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RichM

Why This Crash Will Be Truly Horrific - P S Y C H O L O G Y

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I say "an old hand", I'm 26, but I've been on this site for a whopping two years.

This post, and hopefully this thread, is about the psychology of the crash. As many on here recognise, what really is driving this mess is psychology. Put simply, it's fear and greed. Fear about not getting "on the ladder" and greed for wanting to ride the property wave, drives house prices up. Fear about not getting trapped in negative equity or losing your home and greed for cashing in on capital gains, drives house prices down.

So why the bold title? Well, I am not an economist. But then economics doesn't really come into this, not really - the hundreds of thousands of house sales over the past five or six years didn't involve an in-depth economic analysis by each party. A simple deference to some crude investment rule of thumb, encouraged by the media, has been to enough to encourage the view that property is the investment class.

We have good fun on here trying to spot the trigger for the HPC. The list is endless. Obviously IRs are at the top of the list, then there's soaring unemployment, oil prices, a credit crunch, terrorism, a change in the rules (housing, banking, etc), other enticing investments, a simple "running out of steam". But as it so often turns out, the real punisher, the thing that will really screw up the housing market, won't be the trigger (whatever that might end up being) - it will be the ensuing panic.

Don't believe me? Well, I honestly think that when it happens, when house prices are obviously falling nationwide for a few months, when newspaper headlines are screaming "house price gloom continues" and the rest, I will be shocked. And yet, I will have been expecting it for several years when it finally happens, fully aware for some time that the madness would have to stop eventually. So just how shocked is some poor FTBer/BTLer/"mover-upper", mortgaged up to the eyeballs, going to be when when they realise that the market is screwed and they are already in negative equity?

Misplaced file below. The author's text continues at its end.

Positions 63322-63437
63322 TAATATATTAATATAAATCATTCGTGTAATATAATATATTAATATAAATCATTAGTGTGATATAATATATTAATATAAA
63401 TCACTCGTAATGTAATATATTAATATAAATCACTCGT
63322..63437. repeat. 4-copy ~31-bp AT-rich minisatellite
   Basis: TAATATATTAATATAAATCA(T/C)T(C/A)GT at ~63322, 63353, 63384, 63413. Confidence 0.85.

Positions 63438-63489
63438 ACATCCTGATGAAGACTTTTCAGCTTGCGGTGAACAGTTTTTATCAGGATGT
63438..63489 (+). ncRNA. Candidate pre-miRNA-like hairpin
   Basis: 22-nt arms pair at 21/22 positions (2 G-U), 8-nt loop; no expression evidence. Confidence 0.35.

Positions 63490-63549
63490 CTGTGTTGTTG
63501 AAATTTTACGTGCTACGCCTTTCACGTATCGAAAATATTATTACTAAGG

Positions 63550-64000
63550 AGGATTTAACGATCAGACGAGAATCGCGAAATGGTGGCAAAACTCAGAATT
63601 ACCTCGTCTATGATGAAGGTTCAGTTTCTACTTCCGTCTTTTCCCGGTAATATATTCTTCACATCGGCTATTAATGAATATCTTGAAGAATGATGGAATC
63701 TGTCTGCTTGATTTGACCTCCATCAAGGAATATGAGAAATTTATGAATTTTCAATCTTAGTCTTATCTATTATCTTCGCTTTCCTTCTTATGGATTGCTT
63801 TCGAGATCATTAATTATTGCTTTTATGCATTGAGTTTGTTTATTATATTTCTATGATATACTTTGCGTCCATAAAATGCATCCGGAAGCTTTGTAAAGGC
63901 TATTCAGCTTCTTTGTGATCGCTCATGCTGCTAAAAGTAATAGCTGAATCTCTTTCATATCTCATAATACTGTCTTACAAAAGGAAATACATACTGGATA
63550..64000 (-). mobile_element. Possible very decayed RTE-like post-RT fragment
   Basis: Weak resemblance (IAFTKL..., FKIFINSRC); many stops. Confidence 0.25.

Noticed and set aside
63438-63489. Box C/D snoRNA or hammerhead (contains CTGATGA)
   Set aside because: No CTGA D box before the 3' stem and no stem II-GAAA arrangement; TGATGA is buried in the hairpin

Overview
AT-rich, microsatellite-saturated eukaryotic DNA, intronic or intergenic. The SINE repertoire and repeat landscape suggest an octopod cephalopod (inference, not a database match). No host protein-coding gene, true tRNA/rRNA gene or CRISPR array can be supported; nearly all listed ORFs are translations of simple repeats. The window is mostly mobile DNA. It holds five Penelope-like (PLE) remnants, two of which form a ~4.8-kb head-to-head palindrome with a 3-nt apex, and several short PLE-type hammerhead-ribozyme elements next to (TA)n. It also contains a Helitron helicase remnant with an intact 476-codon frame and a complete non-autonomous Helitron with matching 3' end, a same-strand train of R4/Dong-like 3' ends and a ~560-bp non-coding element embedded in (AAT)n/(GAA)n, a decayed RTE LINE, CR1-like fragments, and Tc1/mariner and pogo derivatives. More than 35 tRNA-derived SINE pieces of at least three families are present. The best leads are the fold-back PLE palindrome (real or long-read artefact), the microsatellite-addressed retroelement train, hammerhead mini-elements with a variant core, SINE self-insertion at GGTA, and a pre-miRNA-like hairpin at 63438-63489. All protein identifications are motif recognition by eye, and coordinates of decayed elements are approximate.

I have referred before to "shattered assumptions" theory. Basically this is a part of social-cognitive psychology, where it's argued that an individual's response to a traumatic event is related to the discrepancy between their pre-existing beliefs and the present horror. The greater the discrepancy, the greater the ensuing emotional distress. While a poor theory when applied to certain specific mental health problems, this theory is, I believe, going to be a huge factor in the coming crash.

Not only has this boom on for such a long time, encouraging the view that this is the norm and allowing the memory of the last crash to fade out of our collective consciousness. On a mass scale, across parts of continental Europe, Ireland, the UK, Australia, and the US, we have also ditched the mental life-rafts, the psychological strategies that once kept people going through the peaks and troughs. No "it's good to have more than one kind of investment", no "debt is bad", no "just be patient", no "it's sensible to understand something properly before you invest a lot of money in it". All we have left is a buy-at-all-costs mentality attached to an exaggerated trust in the ability of our beloved chancellor and the BoE to keep IRs under 4.75% for the next twenty years or so.

When people wake up and realise how badly they've been duped, do we think they will suddenly start acting rationally? Or will they panic in their millions?

Think of it this way - one day I was sat in my office looking at the screen, when someone says that there's been a major incident in New York. We spend the rest of the day glued to the internet, listening to the radio, scarcely believing what we were hearing and seeing as "9/11" unfolded. Now, whenever I go online, I check the e-newspapers - you just never know what might be happening. It was a complete change of mindset for me. I really started to appreciate how the world is uncertain and changing, not necessarily in ways that are very nice. Perhaps we'll never get anything so shocking happening again in our lifetimes. But I doubt it.

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an exaggerated trust in the ability of our beloved chancellor and the BoE

Good points. May I also ofer an additional point or two?

Risk and trust are closely related. If you trust something you will take bigger risks. Remember that game where you get your mate to stand behind you and you fall backwards and (you hope!!) they catch you...trust him..you will take the risk.

People have taken massive financial risks over the last few years becuase they trust GB and the BoE. When they realise what has gone on, when they realise they have been duped, that trust will go and people will stop taking risks. The housing market will grind to a halt.....and then go into freefall as people panic.